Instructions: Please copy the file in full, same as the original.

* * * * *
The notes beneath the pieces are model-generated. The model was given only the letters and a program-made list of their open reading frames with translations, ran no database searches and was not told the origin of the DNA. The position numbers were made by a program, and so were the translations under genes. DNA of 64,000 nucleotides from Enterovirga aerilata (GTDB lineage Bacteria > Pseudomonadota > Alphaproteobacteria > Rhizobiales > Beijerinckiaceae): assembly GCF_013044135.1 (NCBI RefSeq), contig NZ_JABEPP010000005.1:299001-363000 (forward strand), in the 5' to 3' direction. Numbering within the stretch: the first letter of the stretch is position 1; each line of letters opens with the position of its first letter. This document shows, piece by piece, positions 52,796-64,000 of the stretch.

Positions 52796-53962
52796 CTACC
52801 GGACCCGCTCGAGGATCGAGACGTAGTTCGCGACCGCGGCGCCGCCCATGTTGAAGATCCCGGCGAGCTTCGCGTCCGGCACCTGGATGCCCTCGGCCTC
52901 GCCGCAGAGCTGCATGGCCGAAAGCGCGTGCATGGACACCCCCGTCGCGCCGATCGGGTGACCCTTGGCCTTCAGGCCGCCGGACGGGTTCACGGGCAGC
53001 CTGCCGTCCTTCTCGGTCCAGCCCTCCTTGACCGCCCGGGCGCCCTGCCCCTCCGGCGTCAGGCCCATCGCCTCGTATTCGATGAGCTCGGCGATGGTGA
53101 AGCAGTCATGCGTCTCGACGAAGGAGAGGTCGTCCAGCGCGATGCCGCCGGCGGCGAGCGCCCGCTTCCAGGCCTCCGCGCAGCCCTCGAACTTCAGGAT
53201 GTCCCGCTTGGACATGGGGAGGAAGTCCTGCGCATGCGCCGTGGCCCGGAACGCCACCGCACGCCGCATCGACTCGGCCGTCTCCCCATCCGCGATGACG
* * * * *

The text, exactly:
The notes beneath the pieces are model-generated. The model was given only the letters and a program-made list of their open reading frames with translations, ran no database searches and was not told the origin of the DNA. The position numbers were made by a program, and so were the translations under genes. DNA of 64,000 nucleotides from Enterovirga aerilata (GTDB lineage Bacteria > Pseudomonadota > Alphaproteobacteria > Rhizobiales > Beijerinckiaceae): assembly GCF_013044135.1 (NCBI RefSeq), contig NZ_JABEPP010000005.1:299001-363000 (forward strand), in the 5' to 3' direction. Numbering within the stretch: the first letter of the stretch is position 1; each line of letters opens with the position of its first letter. This document shows, piece by piece, positions 52,796-64,000 of the stretch.

Positions 52796-53962
52796 CTACC
52801 GGACCCGCTCGAGGATCGAGACGTAGTTCGCGACCGCGGCGCCGCCCATGTTGAAGATCCCGGCGAGCTTCGCGTCCGGCACCTGGATGCCCTCGGCCTC
52901 GCCGCAGAGCTGCATGGCCGAAAGCGCGTGCATGGACACCCCCGTCGCGCCGATCGGGTGACCCTTGGCCTTCAGGCCGCCGGACGGGTTCACGGGCAGC
53001 CTGCCGTCCTTCTCGGTCCAGCCCTCCTTGACCGCCCGGGCGCCCTGCCCCTCCGGCGTCAGGCCCATCGCCTCGTATTCGATGAGCTCGGCGATGGTGA
53101 AGCAGTCATGCGTCTCGACGAAGGAGAGGTCGTCCAGCGCGATGCCGCCGGCGGCGAGCGCCCGCTTCCAGGCCTCCGCGCAGCCCTCGAACTTCAGGAT
53201 GTCCCGCTTGGACATGGGGAGGAAGTCCTGCGCATGCGCCGTGGCCCGGAACGCCACCGCACGCCGCATCGACTCGGCCGTCTCCCCATCCGCGATGACG